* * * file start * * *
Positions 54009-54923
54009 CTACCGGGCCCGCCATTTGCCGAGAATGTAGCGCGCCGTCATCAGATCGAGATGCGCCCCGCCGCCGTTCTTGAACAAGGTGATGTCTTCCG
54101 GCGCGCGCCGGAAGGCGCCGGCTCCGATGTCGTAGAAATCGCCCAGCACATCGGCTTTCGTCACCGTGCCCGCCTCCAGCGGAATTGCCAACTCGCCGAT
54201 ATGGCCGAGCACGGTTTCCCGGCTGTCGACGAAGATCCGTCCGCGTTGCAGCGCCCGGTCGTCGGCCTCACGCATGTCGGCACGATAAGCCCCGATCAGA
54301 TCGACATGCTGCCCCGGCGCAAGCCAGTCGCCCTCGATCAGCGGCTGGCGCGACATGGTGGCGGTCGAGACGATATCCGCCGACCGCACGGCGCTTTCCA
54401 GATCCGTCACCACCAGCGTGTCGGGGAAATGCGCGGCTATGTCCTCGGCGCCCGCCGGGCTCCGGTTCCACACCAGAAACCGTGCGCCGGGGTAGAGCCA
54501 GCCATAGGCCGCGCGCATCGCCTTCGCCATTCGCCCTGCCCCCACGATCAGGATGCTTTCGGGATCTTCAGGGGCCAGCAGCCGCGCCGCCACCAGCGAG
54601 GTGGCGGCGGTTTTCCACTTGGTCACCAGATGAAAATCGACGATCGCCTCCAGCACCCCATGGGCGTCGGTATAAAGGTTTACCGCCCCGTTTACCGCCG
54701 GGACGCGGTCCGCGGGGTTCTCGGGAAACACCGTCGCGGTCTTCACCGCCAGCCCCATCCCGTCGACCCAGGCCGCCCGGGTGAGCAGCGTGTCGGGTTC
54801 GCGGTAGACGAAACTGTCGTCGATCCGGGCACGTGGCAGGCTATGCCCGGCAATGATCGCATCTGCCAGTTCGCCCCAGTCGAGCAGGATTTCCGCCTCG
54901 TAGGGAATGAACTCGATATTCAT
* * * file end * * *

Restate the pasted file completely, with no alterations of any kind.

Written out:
Positions 54009-54923
54009 CTACCGGGCCCGCCATTTGCCGAGAATGTAGCGCGCCGTCATCAGATCGAGATGCGCCCCGCCGCCGTTCTTGAACAAGGTGATGTCTTCCG
54101 GCGCGCGCCGGAAGGCGCCGGCTCCGATGTCGTAGAAATCGCCCAGCACATCGGCTTTCGTCACCGTGCCCGCCTCCAGCGGAATTGCCAACTCGCCGAT
54201 ATGGCCGAGCACGGTTTCCCGGCTGTCGACGAAGATCCGTCCGCGTTGCAGCGCCCGGTCGTCGGCCTCACGCATGTCGGCACGATAAGCCCCGATCAGA
54301 TCGACATGCTGCCCCGGCGCAAGCCAGTCGCCCTCGATCAGCGGCTGGCGCGACATGGTGGCGGTCGAGACGATATCCGCCGACCGCACGGCGCTTTCCA
54401 GATCCGTCACCACCAGCGTGTCGGGGAAATGCGCGGCTATGTCCTCGGCGCCCGCCGGGCTCCGGTTCCACACCAGAAACCGTGCGCCGGGGTAGAGCCA
54501 GCCATAGGCCGCGCGCATCGCCTTCGCCATTCGCCCTGCCCCCACGATCAGGATGCTTTCGGGATCTTCAGGGGCCAGCAGCCGCGCCGCCACCAGCGAG
54601 GTGGCGGCGGTTTTCCACTTGGTCACCAGATGAAAATCGACGATCGCCTCCAGCACCCCATGGGCGTCGGTATAAAGGTTTACCGCCCCGTTTACCGCCG
54701 GGACGCGGTCCGCGGGGTTCTCGGGAAACACCGTCGCGGTCTTCACCGCCAGCCCCATCCCGTCGACCCAGGCCGCCCGGGTGAGCAGCGTGTCGGGTTC
54801 GCGGTAGACGAAACTGTCGTCGATCCGGGCACGTGGCAGGCTATGCCCGGCAATGATCGCATCTGCCAGTTCGCCCCAGTCGAGCAGGATTTCCGCCTCG
54901 TAGGGAATGAACTCGATATTCAT